In flood risk analysis it is a key element to determine consequences of flooding to assets, people and infrastructures. However, damages to critical infrastructure networks (CIN) are not always restricted to inundated areas. The effects of directly impacted objects cascade to other infrastructures, which are indirectly affected by a flood. Modelling critical infrastructure networks is one possible answer to the question ‘how to include indirect and direct impacts to critical infrastructures in a flood risk analysis?’.

The modelling of complex CIN is utilized for different purposes: For modelling transportation routing, for damage assessments due to cyber attacks or infrastructure and interdependency analysis of water and waste water flow. For the purpose of flood risk assessments and, finally, in flood risk management application cases are scarce. The presented work introduced a method to overcome this gap. Major challenge is to balance the simplicity of a modeling approach with the resemblance of real interdependencies in a CIN and their task to supply services to end users. The more complex and realistic the network model is desired to be, the harder it is to gather the necessary data and the more expertise is necessary for potential users of this method. Additionally, users are required to switch from a raster or cell-based calculation philosophy to a network-based philosophy including points, connectors (edges) and areas (surfaces).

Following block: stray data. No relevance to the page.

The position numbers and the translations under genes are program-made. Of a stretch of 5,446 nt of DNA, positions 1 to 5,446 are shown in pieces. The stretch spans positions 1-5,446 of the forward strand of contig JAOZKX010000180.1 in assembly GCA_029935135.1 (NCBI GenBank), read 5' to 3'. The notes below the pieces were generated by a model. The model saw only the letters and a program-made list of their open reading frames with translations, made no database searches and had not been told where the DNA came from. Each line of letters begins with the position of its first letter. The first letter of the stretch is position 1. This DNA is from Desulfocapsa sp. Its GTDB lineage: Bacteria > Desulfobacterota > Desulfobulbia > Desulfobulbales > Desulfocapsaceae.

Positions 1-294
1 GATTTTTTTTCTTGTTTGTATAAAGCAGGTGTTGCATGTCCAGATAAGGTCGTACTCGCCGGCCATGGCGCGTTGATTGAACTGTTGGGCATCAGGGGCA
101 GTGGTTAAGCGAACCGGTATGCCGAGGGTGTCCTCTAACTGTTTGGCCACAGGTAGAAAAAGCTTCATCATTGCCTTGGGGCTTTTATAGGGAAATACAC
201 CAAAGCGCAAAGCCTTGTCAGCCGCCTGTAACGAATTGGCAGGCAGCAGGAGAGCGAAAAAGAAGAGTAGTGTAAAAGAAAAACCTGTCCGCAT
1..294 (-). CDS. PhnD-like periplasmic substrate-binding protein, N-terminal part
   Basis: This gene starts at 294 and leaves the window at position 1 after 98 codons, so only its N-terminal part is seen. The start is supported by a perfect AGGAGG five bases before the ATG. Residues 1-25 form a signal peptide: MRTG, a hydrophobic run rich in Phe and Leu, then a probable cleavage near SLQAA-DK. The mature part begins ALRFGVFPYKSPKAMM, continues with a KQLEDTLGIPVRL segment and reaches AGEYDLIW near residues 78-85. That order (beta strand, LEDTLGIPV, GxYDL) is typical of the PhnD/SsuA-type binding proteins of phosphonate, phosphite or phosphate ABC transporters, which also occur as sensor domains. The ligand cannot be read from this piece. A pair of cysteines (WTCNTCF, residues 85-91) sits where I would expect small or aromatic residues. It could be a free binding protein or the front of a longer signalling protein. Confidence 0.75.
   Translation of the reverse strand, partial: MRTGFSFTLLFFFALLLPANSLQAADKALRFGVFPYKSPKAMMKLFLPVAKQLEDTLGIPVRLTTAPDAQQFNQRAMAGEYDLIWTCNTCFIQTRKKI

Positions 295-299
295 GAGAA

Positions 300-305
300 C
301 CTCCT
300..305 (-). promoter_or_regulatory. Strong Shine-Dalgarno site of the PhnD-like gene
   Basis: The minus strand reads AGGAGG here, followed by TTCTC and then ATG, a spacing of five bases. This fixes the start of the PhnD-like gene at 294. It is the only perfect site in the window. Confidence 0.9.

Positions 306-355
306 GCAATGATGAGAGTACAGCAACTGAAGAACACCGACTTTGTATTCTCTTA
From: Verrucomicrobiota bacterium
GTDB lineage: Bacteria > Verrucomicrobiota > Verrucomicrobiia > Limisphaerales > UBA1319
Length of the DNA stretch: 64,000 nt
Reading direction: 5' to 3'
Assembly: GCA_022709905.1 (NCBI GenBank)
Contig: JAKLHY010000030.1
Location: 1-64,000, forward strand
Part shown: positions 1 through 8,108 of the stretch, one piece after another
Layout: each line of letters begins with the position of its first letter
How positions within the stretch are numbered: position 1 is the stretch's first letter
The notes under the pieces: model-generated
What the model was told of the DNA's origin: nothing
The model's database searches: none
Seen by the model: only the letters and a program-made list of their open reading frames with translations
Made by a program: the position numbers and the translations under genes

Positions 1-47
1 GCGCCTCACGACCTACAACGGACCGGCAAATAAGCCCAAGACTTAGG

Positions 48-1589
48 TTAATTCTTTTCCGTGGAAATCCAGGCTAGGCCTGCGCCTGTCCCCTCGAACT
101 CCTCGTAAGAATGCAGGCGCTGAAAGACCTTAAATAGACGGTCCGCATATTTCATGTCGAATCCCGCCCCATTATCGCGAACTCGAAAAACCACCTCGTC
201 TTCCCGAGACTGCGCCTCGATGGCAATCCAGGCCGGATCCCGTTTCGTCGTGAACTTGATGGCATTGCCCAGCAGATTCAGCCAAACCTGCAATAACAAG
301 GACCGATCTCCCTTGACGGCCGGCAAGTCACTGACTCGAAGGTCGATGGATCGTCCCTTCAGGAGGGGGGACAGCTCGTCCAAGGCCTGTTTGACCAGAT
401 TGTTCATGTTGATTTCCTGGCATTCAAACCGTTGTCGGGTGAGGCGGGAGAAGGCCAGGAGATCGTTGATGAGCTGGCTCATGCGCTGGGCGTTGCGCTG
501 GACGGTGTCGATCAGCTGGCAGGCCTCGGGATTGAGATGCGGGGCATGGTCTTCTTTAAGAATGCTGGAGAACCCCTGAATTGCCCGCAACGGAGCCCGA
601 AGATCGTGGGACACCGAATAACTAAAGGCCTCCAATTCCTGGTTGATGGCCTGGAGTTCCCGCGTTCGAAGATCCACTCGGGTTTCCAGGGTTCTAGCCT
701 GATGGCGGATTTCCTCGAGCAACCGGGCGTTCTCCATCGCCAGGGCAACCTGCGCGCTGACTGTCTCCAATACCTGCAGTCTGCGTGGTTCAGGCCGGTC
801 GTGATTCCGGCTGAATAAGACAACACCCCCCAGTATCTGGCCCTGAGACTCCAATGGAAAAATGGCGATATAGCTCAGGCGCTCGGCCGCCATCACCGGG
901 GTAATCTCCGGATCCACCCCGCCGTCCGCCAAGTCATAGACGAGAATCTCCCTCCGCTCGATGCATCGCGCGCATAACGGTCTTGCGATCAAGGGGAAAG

In this work, a network-based and topology-based method for a catchment-wide analysis is presented. The basic model elements (points, connectors and polygons) are utilized to model the complex CIN interdependencies. The CIN-module of the freely available software package ProMaIDes1, a state-of-the-art flood risk analysis tool, is used. The module is suited for an analysis of critical infrastructure damages, disruption of infrastructures and quantifies those damages by the number of disrupted users and the disruption duration. In a case study in Accra, Ghana, the method capabilities are showcased in a multisectoral model. Sectors included are electricity supply, fresh water supply, telecommunication services, health sector, emergency services and transportation. The model consists of 419 point elements, 472 polygon elements and 1124 connector elements. A synthetic precipitation event is used to visualize the reactions of the model as well as display first results. The case study has shown the flexibility and scalability of the introduced method to differentiate CI sector specifics. Consequently, the potential of the method to support flood risk management is discussed.


1 https://promaides.h2.de

How to cite: Schotten, R. and Bachmann, D.: Concept of a Critical Infrastructure Network Modelling Approach for Flood Risk Management, EGU General Assembly 2022, Vienna, Austria, 23–27 May 2022, EGU22-841, https://doi.org/10.5194/egusphere-egu22-841, 2022.

Olivia Becher et al.